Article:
Business of Media
Nine details offer for Macquarie Media shares, outlines radio plans
Nine Entertainment Co has released a bidders statement about its offer to acquire the remaining shares of Macquarie Media it doesn’t own to take full control of the company.
When Nine acquired Fairfax it became the majority owner of Macquarie Media as Fairfax’s controlling stake of 54% passed to Nine.
Nine has set up a vehicle to purchase the remaining shares called Nine Bidder, a wholly-owned subsidiary of Nine. The directors of Nine Bidder are Nine chief executive Hugh Marks, Nine managing director of publishing Chris Janz, and Rachel Launders, Nine general counsel and company secretary.
In the document, Nine notes the independent directors of MRN unanimously recommend that [shareholders] accept the offer in the absence of a superior proposal and subject to the independent expert appointed by MRN opining (and continuing to opine) that the offer is reasonable.
Nine reminded MRN shareholders in the document the scope of the Macquarie Media assets:
• 2GB Sydney News-Talk is the most listened to station in Sydney and has been the number 1 radio station for over a decade, with 22.1% commercial share
• 3AW Melbourne News-Talk is the most listened to station in Melbourne, with 23.0% commercial share
• 4BC is Brisbane’s only commercial talk station with 12.6% commercial share
• 6PR is Perth’s only commercial talk station, with 13.7% commercial share.
Macquarie Media’s sports offering is delivered via Australia’s first national commercial sports radio network, the Macquarie Sports Radio network, which operates dedicated sports channels in Sydney (954AM), Melbourne (1278AM) and Brisbane (882AM).
MRN also includes digital and online media platforms and Macquarie Media Syndication, which is responsible for the syndication and delivery of programming content.
MRN principally generates revenue from the sale of advertising across its network of radio stations and royalties and commissions.
That business model has been under pressure on the past few weeks with as many as 80 advertisers boycotting the station in protest at comments made by breakfast host Alan Jones. It is not known how long those advertisers will remain off air.
Macquarie Media head of commercial Mark Noakes reached out to advertisers last week as the boycott continued to grow:
“For 122 consecutive surveys, spanning more than 15 years, Sydney listeners have voted 2GB as their favourite radio station. Our audiences have proven to be not only substantial in number, but also incredibly loyal to our stations and presenters.
“In a challenging and results-driven commercial environment, advertisers are searching for the most successful ways to connect their brand with their target audience. There is no denying Macquarie Media’s track record of success and these latest audience figures solidify Macquarie Media’s standing as an attractive commercial proposition for any advertiser.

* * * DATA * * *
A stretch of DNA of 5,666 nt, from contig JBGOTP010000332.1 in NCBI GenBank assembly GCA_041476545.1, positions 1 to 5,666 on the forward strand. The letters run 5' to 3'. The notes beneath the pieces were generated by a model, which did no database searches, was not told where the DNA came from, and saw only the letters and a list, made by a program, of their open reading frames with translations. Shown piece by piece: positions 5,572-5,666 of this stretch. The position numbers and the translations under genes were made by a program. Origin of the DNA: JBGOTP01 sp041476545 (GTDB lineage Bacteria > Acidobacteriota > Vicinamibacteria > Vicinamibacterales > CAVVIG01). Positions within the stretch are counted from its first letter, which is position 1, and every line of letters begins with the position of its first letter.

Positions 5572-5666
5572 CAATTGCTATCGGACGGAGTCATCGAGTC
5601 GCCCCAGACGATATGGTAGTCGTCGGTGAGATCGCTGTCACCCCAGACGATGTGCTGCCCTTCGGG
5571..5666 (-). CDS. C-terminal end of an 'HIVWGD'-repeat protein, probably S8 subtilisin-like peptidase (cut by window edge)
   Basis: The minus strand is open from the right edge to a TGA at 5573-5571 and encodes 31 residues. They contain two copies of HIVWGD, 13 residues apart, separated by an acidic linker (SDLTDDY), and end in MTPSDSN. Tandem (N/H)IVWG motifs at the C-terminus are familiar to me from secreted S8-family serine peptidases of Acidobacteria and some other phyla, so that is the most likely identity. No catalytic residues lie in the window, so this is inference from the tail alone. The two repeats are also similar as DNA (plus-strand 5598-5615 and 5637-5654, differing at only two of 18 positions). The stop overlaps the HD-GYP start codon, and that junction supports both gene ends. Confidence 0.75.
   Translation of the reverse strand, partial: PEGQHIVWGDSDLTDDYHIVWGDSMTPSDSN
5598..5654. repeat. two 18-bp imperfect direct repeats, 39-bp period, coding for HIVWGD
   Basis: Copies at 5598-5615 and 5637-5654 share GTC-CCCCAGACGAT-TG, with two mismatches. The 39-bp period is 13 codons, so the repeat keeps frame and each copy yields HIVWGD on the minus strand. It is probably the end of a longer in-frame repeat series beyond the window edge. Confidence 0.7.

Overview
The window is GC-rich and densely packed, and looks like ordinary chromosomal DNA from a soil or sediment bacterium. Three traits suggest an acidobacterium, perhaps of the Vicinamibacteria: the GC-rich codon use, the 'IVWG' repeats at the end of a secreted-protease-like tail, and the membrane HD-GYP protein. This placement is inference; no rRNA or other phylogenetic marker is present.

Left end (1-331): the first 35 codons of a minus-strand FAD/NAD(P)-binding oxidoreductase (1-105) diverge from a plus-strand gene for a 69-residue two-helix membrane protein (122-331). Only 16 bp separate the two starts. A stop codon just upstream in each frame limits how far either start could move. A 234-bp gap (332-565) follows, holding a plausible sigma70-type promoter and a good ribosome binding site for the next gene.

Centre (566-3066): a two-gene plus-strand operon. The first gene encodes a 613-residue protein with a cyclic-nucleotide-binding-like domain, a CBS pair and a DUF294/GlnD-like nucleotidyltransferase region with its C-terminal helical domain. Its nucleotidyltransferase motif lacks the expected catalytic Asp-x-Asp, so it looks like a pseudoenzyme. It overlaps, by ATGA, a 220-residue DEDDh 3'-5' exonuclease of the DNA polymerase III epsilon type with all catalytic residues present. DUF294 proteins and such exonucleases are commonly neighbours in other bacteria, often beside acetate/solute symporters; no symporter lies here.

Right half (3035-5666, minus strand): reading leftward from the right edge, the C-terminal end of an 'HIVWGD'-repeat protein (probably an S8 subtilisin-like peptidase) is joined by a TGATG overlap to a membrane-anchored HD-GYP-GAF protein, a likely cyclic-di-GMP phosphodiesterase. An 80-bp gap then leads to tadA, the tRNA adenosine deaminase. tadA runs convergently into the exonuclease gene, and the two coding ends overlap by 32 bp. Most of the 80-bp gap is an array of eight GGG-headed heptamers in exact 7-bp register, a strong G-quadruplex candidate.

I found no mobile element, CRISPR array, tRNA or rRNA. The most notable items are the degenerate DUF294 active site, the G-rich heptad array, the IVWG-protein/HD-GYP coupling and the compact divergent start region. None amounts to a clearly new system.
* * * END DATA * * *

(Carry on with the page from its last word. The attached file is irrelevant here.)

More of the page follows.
“We remain grateful to our commercial partners for continuing to choose Macquarie Media’s channels to connect with their customers.”
Should Nine successfully acquire the shareholding it is seeking, the bidding document says it is intended that MRN’s existing business units will be integrated into Nine’s corporate structure.
Nine will then conduct a review to align the MRN business with Nine’s strategic objectives for the Nine group as a whole. Subject to that review, it is intended that the Nine Group will continue to operate the MRN business.
Regarding employees, Nine will conduct an analysis of its ongoing resourcing requirements for MRN as part of the Nine Group’s broader consolidation analysis.
ACMA to examine Bruce Gordon’s Prime stake after ASIC request
The media regulator will run the ruler over WIN Corporation owner Bruce Gordon‘s holdings in Prime Media after it was revealed the corporate watchdog has pushed him to divest interests in the rival regional television broadcaster to under the compulsory takeover threshold, reports The AFR’s Max Mason.
A spokesperson from the Australian Communications and Media Authority confirmed the industry regulator would be looking at Gordon’s holdings in Prime.
Late on Friday evening after market close, Gordon’s lawyers revealed ASIC had contacted WIN about its holdings in Prime following a number of transactions, including the selling of shares and the increasing of a cash-settled share swap, which has given him an economic interest in the company without voting rights.
Gordon’s shareholding in Prime is just 3.25 per cent after a selldown of stock from 14.99 per cent in May. However, Gordon has periodically increased a cash-settled share swap in Prime. As of Friday, his economic interest in Prime was over 20 per cent, more than was previously thought.
No major changes to lifestyle website ABC Life after review
ABC managing director David Anderson has completed a review of the public broadcaster’s controversial website ABC Life and has decided against any major changes despite an efficiency review suggesting it was an area of potential savings, reports The Sydney Morning Herald’s Jennifer Duke.
The outcome of the review into the one-year-old website comes after criticism that lifestyle content is an inappropriate use of taxpayer money, as the subject matter is well covered by commercial outlets, and as the government’s three-year funding freeze on the ABC’s budget kicks in.
An ABC spokesman said the public broadcaster had now completed its review and there would be no significant changes to the website.
“As with any new program initiative, it’s appropriate to assess whether it is meeting its objectives and where it sits within the overall mix of ABC content,” he said in a statement.
“The review looked at the performance of ABC Life against its objectives, surveyed some of its audience and looked at its overall reach.”
The review showed an average of 332,000 weekly users and found 86 per cent of readers were satisfied with its quality while 84 per cent believed it fit well with the ABC.
Bauer Media may close Elle magazine as licence deal ends
Bauer Media looks set to close women’s fashion and beauty magazine Elle, with its licensing deal with French media giant Lagardere on the verge of ending, reports The Australian’s Lilly Vitorovich.
The near expiry of the Elle licence comes just weeks after The Australian reported that Bauer was considering closing Elle and Harper’s Bazaar, which could be the first big move by chief executive Brendon Hill.